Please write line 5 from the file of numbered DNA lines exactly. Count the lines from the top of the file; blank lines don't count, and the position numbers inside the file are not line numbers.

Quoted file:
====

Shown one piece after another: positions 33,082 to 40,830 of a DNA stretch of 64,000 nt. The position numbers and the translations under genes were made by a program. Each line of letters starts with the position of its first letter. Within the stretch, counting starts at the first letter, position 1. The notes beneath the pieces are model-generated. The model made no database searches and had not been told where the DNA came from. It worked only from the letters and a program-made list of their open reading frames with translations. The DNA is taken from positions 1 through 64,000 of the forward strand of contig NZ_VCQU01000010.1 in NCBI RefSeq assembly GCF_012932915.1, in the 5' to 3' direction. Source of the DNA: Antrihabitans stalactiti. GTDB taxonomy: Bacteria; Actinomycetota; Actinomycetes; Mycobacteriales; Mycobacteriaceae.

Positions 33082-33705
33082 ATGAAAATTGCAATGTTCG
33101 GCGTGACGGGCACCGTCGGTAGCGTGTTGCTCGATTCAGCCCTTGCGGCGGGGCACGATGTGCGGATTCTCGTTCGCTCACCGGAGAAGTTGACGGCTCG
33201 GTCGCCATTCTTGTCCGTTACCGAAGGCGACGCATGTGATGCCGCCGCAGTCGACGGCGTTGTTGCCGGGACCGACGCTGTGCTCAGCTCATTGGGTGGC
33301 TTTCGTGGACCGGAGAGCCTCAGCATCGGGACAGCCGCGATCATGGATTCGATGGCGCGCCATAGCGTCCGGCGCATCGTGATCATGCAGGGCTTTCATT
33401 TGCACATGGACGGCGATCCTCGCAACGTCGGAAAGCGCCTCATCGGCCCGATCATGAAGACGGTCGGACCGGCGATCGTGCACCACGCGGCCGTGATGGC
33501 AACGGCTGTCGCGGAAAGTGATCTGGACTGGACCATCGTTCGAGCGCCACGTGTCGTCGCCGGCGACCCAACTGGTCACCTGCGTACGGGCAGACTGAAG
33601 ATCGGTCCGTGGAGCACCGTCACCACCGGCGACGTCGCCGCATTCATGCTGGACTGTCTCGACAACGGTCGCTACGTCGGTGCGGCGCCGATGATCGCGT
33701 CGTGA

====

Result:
33201 GTCGCCATTCTTGTCCGTTACCGAAGGCGACGCATGTGATGCCGCCGCAGTCGACGGCGTTGTTGCCGGGACCGACGCTGTGCTCAGCTCATTGGGTGGC